The point is to let the market control wherever possible. Be suspicious of control mechanisms if they stifle more than they control. Let those who run a business determine the best mix of controls for their business (they know the system best), and shift the burden of integration to the corporate level rather than designing uniform systems that have to be implemented, throughout a corporation, independent of the business. When such changes are implemented, the focus of the corporation will shift from minimizing risk, and thereby inadvertently stifling creativity, to facilitating creativity-and that is what is needed to strengthen long-term performance.

2. Making the most of uncertainty


In extremely uncertain environments, shaping strategies may deliver higher returns, with lower risk, than they do in less uncertain times.

Shape or adapt? For years, executives have regarded the question as perhaps their most fundamental strategic choice. Is it better for a company's competitive position to try to influence, or even determine, the outcome of crucial and currently uncertain elements of an industry's structure and conduct? Or is the wiser course to scope out defensible positions within an industry's existing structure and then to move with speed and agility to recognize and capture new opportunities when the market changes?

The different shapes of shapers and adapters
An essential starting point is understanding your alternatives. Shaping and adapting strategies may take many different forms. Shapers generally attempt to get ahead of uncertainty by driving industry change their way. Some, like Qualcomm, aim to increase the probability that a preferred technology or business process will become an industry standard. Others grapple with uncertainty by introducing fundamental product, service, or business-system innovations intended to redefine the basis of competition in an industry: think of the low-price, point-to-point air travel model of Southwest Airlines, Dell Computer's direct-sales approach, or Netscape Communications' breakthrough Internet browser, Navigator.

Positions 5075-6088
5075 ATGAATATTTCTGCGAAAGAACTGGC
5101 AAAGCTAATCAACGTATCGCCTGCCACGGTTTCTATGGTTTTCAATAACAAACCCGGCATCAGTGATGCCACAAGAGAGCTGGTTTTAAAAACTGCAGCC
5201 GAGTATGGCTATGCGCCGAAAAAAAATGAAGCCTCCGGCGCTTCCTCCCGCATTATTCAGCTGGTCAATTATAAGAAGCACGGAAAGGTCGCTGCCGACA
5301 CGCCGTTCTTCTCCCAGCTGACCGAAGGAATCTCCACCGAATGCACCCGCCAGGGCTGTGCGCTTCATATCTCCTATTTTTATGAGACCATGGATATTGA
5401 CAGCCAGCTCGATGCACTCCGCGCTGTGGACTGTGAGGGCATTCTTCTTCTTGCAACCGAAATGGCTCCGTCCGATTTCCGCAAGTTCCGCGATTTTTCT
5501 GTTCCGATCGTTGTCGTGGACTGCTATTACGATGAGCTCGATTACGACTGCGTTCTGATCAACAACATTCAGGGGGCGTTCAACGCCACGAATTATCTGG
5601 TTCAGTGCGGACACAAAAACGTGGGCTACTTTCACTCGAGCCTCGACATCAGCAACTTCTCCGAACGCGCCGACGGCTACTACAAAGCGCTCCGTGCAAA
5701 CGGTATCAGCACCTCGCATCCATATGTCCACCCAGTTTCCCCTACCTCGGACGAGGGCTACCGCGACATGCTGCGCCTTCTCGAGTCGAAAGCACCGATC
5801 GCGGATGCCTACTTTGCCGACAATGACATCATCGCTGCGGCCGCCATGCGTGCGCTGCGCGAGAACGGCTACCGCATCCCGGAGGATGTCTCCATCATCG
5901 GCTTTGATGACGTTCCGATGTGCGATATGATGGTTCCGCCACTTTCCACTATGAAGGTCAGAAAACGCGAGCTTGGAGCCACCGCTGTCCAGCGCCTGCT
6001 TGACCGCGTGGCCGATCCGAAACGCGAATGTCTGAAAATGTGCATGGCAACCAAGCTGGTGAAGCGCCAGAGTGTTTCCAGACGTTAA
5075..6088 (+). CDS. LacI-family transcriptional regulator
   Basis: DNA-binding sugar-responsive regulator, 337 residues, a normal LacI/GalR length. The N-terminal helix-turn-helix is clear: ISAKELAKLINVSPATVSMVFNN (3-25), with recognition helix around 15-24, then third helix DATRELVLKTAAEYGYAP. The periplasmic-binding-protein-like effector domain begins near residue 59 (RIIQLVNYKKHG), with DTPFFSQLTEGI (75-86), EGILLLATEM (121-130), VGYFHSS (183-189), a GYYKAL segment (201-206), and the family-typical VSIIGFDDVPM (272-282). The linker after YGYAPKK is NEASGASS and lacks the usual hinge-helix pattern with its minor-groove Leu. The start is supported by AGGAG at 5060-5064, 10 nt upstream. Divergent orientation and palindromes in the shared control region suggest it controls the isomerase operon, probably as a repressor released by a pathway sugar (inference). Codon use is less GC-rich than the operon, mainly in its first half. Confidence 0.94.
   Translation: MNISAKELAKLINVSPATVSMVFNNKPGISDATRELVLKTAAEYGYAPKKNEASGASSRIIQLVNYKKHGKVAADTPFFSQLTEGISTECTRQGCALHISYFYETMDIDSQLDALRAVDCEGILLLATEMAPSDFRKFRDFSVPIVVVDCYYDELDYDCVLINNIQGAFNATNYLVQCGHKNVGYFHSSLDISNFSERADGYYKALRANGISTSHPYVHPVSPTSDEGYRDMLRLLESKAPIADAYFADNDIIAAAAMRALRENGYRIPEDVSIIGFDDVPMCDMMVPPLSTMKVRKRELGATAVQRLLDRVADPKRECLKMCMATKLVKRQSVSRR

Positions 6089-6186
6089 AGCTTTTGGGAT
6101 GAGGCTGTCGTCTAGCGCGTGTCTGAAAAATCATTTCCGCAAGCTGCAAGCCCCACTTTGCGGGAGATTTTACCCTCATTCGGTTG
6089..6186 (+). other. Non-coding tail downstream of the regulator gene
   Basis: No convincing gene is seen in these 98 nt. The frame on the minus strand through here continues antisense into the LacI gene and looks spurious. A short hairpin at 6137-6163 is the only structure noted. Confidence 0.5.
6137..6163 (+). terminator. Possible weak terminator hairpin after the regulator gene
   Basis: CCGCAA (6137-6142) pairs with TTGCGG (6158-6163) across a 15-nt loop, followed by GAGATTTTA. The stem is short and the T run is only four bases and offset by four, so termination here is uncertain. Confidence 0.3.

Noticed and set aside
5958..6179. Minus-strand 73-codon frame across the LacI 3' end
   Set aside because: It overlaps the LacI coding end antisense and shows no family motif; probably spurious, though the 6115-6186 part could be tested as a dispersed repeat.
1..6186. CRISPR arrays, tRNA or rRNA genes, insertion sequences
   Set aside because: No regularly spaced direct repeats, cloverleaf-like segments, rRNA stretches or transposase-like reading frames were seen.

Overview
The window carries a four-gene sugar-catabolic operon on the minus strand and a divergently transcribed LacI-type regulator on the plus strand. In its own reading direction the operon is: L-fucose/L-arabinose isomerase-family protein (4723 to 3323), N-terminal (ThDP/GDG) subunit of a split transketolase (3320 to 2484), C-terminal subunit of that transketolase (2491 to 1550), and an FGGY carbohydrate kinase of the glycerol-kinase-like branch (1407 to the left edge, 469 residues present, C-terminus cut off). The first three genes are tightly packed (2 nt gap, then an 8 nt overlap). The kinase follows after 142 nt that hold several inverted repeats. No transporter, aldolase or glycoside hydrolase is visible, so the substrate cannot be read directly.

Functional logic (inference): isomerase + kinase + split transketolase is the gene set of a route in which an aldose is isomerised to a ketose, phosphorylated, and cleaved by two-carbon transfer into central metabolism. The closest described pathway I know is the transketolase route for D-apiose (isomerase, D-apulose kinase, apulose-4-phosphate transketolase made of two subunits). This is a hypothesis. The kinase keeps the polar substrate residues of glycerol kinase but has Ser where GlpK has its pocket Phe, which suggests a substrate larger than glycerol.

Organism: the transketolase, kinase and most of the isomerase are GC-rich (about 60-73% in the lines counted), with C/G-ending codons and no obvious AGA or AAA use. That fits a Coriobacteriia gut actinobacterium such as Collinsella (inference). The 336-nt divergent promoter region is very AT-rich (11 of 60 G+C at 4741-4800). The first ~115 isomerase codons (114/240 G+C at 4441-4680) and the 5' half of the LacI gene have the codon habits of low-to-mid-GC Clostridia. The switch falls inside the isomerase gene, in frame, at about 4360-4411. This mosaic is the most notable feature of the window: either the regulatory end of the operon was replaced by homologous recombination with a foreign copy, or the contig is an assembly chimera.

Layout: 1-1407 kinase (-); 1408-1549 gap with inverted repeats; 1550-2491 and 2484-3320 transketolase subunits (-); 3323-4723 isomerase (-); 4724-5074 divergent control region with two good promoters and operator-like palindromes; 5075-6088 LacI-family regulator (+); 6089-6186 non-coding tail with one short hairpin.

Understanding uncertainty
Whether a company should attempt to shape or adapt depends largely on the level and nature of the uncertainty it faces. To put things simply, when it faces very high levels of uncertainty about variables it can influence, shaping makes most sense. Adapting is preferable when key sources of value creation are relatively stable or outside the company's control.

Tailoring choices to the four levels of uncertainty
As a rule of thumb for making decisions, then, shaping makes the most sense when uncertainty is high and can be influenced by a company's actions. To fine-tune this approach, a company must consider ways of varying how it thinks about shaping versus adapting-depending on the nature of the uncertainty it faces. Uncertainty always takes one of four general forms. Understanding which form you face is crucial when you decide whether to shape or adapt.

Other factors
As executives face their shape-or-adapt choices, they must weigh factors beyond the level of residual uncertainty-factors such as the external market environment and the company's capabilities and aspirations. Shaping strategies, for example, make most sense in markets that offer strong first-mover advantages. One market that may not offer them is Internet-based commerce, which by its very nature invites comparison shopping, thus perhaps undermining one of the most important potential first-mover advantages: brand and customer loyalty. As a result, it isn't clear yet whether e-commerce shapers such as and eBay have established any sustainable first-mover advantages. Being an e-commerce adapter-replicating good ideas and avoiding bad ones-may offer returns similar to those won by pioneering shapers, without all the risk. Only time will tell.
posted by Naina @ Permalink 2/05/2005 02:16:00 PM   1 comments  --- Google It! ---